There are as many opinions on which burger reigns supreme in Boston than there are arguments about Adnan Syed’s whereabouts on February 9th, 1999. We know there are a million and one burgers on seemingly every restaurant menu in Greater Boston, much like the rest of the country. Fortunately it’s keeping me busy for the foreseeable future — until I either get completely tired of the burger act (not likely) or my doctor tells me to cool it and focus on bun-less turkey burgers (semi-likely).
I’ve learned that no matter how much I try to force others into my world of burger snobbery, people will like what they like. And burgers, like no other food group (it’s time we call the burger a food group), will yield the fiercest and most passionate group of eaters I’ve encountered. Burger consumers are consistent and generally order as such, be it the most primitive cheese-meat-lettuce-tomato-and-sesame-seed-bun iteration or some generic Swiss-and-mushroom combination. It’s a blank canvas that essentially becomes a customizable experience for one and all, although most like a specific style and would rather have a decent burger in that style than a great burger outside their style, I’ve come to find.
We have the beef people, and we have the toppings demographic. There is no right or wrong outlook, of course; a burger starts and ends with the beef, in my mind, but certainly the toppings must make sense in the grand scheme of things too.
It's as good of a chef test as there is.
It’s just a burger — but really so much more. It’s as good of a chef test as there is. It encompasses everything you’d ever need in a dish: proper doneness of meat, seasoning, acid, and balance. What used to be the simplest and safest item on the menu — and still is in some cases — has progressed into something far more interesting.
Boston burgers have never fully realized true gourmet status (though some will disagree), falling short of the foie-gold-leaf-Kobe (beef, not Bryant) conundrum that has invaded other first-class food cities. Instead we've dipped our toes in by sourcing great local beef, custom blends, artisanal cheeses, and homemade everything. Really, it’s for our betterment, even if it has resulted in the gouging of prices in some cases. And in the eyes of some, that still makes it a gourmet scene. It’s fancy. It’s over-the-top. It’s expensive.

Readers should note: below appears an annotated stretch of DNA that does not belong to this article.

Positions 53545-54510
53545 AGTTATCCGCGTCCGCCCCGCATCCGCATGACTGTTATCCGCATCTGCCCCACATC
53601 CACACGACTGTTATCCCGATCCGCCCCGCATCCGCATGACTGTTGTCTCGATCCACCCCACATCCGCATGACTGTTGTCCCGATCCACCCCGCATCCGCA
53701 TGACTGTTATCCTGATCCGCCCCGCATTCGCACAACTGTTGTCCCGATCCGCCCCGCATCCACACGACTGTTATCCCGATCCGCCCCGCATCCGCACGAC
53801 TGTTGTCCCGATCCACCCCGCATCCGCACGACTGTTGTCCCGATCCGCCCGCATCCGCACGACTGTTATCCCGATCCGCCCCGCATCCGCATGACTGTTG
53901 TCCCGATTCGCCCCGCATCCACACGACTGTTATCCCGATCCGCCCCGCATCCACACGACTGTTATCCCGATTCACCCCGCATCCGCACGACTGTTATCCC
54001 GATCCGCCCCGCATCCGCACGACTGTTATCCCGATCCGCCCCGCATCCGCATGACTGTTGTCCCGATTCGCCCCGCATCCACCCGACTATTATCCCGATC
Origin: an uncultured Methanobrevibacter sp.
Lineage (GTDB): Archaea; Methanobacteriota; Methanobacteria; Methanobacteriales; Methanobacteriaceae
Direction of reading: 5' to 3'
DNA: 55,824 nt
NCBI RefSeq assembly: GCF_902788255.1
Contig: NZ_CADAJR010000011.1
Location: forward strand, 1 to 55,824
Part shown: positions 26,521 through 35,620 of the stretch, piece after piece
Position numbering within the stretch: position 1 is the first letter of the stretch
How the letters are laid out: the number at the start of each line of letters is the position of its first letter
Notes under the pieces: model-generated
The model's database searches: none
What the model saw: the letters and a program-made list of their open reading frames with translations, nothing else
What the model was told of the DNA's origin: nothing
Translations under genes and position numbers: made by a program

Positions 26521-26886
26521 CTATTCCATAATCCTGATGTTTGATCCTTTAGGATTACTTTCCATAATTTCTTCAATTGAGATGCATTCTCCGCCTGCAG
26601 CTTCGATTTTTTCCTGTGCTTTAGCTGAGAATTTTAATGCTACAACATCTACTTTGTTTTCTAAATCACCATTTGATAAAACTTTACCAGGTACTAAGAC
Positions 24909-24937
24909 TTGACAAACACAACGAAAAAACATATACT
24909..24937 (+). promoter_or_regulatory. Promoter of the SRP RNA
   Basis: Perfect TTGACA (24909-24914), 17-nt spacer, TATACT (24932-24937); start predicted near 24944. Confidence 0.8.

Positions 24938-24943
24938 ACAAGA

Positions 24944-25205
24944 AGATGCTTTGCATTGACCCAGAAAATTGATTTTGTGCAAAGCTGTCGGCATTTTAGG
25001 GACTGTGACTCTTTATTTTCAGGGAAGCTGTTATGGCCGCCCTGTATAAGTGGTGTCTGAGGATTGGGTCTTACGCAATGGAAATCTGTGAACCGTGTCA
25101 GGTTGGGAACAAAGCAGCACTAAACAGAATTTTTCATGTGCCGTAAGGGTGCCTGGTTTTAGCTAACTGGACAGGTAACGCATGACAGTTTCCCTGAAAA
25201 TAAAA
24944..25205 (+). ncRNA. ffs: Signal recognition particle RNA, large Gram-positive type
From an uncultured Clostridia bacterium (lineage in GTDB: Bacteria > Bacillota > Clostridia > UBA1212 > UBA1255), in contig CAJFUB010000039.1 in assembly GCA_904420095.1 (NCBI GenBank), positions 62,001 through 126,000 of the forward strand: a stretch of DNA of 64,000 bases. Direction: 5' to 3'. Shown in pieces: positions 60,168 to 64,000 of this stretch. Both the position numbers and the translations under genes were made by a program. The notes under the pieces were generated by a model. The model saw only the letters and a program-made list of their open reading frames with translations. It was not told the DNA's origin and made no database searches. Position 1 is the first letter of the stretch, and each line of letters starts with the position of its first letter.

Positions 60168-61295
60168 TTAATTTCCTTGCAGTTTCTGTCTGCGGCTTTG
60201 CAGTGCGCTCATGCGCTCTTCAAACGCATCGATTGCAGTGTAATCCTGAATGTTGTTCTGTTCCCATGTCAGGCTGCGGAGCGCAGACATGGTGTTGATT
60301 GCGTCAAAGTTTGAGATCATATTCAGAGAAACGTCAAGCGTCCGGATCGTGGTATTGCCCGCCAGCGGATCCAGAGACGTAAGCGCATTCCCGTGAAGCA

That last point is a big one. There is no exact price where a burger becomes too expensive, because it’s different for everyone. You can roll your eyes at anything over $10, if you want; for most, the cut-off is probably in that meaty $14-$16 range and up. There’s value in any burger, I could argue, although maybe not the $22 behemoth at Back Bay Social Club.
But now, those cheffy burgers are generally some of the better ones around.
For me, it is a numbers game, and I’m at a point where it’s definitely a matter of quality over quantity. I’ll take the $16 sure thing over a couple of trips to a fast-casual or greasy-spoon spot that is most likely to disappoint. I too looked down on the ultra-cheffy burgers at the start of all this — the over-wrought, complicated offering that’s all smoke and mirrors but doesn’t deliver in the most primitive and basic sense. But now, those cheffy burgers are generally some of the better ones around. Although the lower-level burger has made a comeback as of late, it’s the mid-range game in the non-traditional burger atmosphere that is now home to most of the best. The burger-centric spots are much less of a sure thing than ever before. Just because you want the perfect burger to look, act, and feel a certain way doesn’t mean it’s going to happen.
Everything has become a cliche and redundant in many ways. A burger topped with a fried egg had its day, as did bacon every which way. Chefs thought they were one-upping each other, but ultimately they all sort of started the same version of an unoriginal thought to be begin with. The burger is a blank canvas, but I’m still perplexed at how many burgers are practically identical from one hipster spot to another. But that doesn’t mean we’re reached our limit.
It’s a funny thing; the self-described food experts in this town look down upon the burger as something inferior to the obscure anything else that they are excited about at that moment. We want consumers to enjoy more esoteric dishes, but we're ignoring what people actually want. If there were no demand for it, it’d be a different story, but we can still support 90% of the burger-heavy establishments out there. There’s a reason chefs and restaurants almost always have a burger on their menu, and it’s becoming less of a throwaway and more of a playground for eager chefs to enter the burger game.
Many things are of the moment, and there is a vast wasteland of food trends that simply couldn’t sustain it for the long haul. Burgers are not going away, but the question remains which burger trend has the most staying power. Is it the Shake Shack model or the Alden & Harlow? Will it be even more fast-casual spots all with that same In-N-Out/Shake Shack feel, or will it be the off-menu, limited burger with greater craft and thus more pretension?
All I know is that I’m as excited as when I first started this ridiculous burger search years ago, because the next great burger is hopefully right around the corner, and I can’t wait to discover it.
In addition to writing his burger blog, Richard Chudy is co-author of an upcoming cookbook, American Burger Revival, due out in May 2015.